Then something in her chest loosened, giving way to a wave of anguish. Her throat tightened; she’d barely been able to breathe.
Louise stood in the kitchen holding her tea glass, with echoes of the wretched taste in her mouth back then after throwing up on the neighbor’s doormat. She felt again her humiliation, from the tears streaming down her cheeks and how she reeked of vomit.
Her male colleague had been watching her. He closed the apartment door to block off all view of the hallway. Before she could speak, another wave of nausea rocked her. Yellow bile rose up in her throat, through her mouth. She wiped her lips on her sleeve; she was shaking all over.
What was happening to her? She should be comforting that poor woman, but she couldn’t even take care of herself. It felt as if she’d left her body and entered Charlotte Winther. She wanted to open the door and slip in beside the young woman and cry along with her.
But her disgusted colleague led her up a few steps and shook her angrily. “What the fucking hell do you think you’re doing?” He kept his voice low enough that Charlotte couldn’t hear from the apartment. “If you’re sick, go home. If you can’t handle this, get back in the car, do your crying there. The last thing we need here is someone who can’t be professional.”
She’d felt so small. Small and insecure, and still paralyzed when she got to the car. Trembling, as if she were the one who’d been given the horrible news. Later she’d thought some new age type could explain how she’d suddenly taken on Charlotte Winther’s emotions—something like an out-of-body experience.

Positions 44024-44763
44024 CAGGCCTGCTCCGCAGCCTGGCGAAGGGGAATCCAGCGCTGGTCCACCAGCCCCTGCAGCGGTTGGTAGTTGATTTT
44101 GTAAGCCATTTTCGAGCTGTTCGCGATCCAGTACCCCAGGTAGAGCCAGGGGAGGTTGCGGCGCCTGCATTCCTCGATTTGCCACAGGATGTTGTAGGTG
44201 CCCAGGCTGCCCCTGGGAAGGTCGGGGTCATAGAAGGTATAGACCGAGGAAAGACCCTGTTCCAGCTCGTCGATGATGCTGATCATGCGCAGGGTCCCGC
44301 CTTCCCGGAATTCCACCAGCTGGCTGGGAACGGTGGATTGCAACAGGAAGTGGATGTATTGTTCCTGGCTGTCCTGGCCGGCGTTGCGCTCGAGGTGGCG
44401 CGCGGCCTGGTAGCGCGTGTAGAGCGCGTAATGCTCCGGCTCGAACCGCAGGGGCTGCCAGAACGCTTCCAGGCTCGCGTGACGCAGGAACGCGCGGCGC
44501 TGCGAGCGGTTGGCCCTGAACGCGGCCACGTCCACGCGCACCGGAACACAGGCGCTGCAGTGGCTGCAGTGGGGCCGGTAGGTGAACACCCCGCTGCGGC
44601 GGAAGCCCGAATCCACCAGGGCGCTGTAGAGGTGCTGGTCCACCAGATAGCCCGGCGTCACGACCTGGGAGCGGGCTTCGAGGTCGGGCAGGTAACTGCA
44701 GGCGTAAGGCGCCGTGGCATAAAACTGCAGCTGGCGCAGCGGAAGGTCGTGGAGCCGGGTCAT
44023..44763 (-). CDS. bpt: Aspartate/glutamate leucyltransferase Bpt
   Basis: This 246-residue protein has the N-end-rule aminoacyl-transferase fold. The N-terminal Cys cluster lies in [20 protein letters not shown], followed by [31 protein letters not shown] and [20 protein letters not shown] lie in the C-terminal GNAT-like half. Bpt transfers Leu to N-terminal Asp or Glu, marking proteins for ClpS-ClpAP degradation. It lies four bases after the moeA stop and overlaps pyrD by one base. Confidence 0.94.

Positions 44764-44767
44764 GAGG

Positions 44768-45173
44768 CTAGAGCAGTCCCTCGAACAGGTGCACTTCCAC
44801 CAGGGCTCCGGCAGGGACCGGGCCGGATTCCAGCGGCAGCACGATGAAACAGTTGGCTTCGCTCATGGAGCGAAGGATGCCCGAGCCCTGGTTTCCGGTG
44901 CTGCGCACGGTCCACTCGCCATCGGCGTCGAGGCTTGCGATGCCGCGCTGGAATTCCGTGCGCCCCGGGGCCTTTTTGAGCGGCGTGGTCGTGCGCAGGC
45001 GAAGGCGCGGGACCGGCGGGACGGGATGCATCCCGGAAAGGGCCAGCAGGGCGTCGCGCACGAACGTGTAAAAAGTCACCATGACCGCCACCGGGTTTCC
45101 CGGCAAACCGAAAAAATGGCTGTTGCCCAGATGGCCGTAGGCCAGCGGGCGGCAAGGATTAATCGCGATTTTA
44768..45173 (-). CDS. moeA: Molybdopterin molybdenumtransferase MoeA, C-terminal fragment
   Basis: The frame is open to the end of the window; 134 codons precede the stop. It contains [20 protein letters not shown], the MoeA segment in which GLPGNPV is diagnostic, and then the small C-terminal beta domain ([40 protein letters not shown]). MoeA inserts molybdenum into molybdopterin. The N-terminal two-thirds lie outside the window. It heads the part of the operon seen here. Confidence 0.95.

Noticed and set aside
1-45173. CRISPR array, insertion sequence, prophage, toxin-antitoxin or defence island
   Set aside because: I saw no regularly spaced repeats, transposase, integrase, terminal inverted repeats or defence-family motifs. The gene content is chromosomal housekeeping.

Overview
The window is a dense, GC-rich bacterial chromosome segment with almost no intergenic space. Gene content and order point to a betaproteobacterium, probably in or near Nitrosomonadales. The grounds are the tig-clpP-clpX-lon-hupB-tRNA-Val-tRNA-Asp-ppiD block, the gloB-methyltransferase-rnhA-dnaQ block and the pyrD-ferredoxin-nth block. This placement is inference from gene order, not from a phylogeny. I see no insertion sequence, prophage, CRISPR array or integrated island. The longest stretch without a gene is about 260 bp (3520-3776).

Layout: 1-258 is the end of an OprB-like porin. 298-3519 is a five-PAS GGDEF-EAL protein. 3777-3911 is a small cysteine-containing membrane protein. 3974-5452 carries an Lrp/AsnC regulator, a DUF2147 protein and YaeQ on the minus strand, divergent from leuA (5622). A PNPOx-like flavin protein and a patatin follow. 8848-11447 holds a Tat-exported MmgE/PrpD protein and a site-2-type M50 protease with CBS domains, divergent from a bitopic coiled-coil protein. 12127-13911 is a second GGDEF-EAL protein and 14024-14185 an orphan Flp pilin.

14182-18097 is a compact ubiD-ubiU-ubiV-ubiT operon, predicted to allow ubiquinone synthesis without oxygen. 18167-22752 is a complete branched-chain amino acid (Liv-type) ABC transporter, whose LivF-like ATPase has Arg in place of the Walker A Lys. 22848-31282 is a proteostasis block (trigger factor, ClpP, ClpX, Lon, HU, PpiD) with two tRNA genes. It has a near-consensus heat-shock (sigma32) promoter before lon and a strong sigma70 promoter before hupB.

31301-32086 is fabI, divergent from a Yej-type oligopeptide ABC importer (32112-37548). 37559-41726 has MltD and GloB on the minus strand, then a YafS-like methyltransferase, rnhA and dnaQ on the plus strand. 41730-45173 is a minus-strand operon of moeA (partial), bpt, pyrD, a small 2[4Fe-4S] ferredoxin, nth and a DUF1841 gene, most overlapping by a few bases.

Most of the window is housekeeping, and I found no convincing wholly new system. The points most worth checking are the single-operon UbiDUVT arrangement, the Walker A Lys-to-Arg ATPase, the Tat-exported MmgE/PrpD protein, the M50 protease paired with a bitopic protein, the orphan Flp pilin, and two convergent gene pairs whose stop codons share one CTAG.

Louise added sugar and milk to her tea, something she did only when she was tired or hungover.
She walked into her bedroom, threw off her robe, and climbed into bed. Just to be safe, she set her alarm. Forty-five minutes. She grabbed the paper she’d laid on her night table when she came home.
Her experience in Østerbro had cost her a week in bed and a session with Jakobsen, Department A’s crisis counselor at the National Hospital. She’d also had to deal with the realization that she might not be as hard-core as she’d thought.
Jakobsen explained that there was nothing mysterious about what had happened. It was an emotional breakdown, brought on by the intense feelings connected with this part of her job. He described how she had abandoned her role of messenger and identified emotionally with the receiver, which wasn’t at all professional. No one in the department needed to say it; police officers had to distance themselves when working on savage cases involving murder, violence, and child abuse.
There was both good and bad in what had happened, Jakobsen said; of course, you must maintain your professionalism in stressful situations, but it’s healthy to be able to sense what another person is going through.
It took a year before Louise stopped worrying about literally bursting into tears when notifying family members of a death, but her anxiety about badly handling those situations never disappeared.
Louise put down the newspaper; the letters and words were a jumble to her. The moment the paper slid onto the floor, her phone began buzzing again out in the bathroom. She felt like ignoring it, but after a few moments she swung her legs out of bed. It might be Suhr. He might have heard her prayer and delayed the briefing.
“Have you seen the papers?” Camilla sounded upset.
Louise thought about saying she was on her way out the door, but Camilla had been her best friend since second grade. She couldn’t just brush her off.
While in journalism school, Camilla Lind had declared her intention to be the first female journalist to win at least two Cavling Prizes. She’d dreamed about becoming a famous war correspondent, had seen herself as a counterpart to Åsne Seierstad, the Norwegian journalist who as a young, blond-haired woman had reported from the front lines in Afghanistan and Baghdad. But something always seemed to sidetrack Camilla, and she had yet to reach any of the world’s hot spots. On the other hand, several editors and many readers appreciated her human- interest stories, and she might have gained recognition for that if she hadn’t switched horses in midstream and decided to cover crime. In a straight and serious manner, as she put it.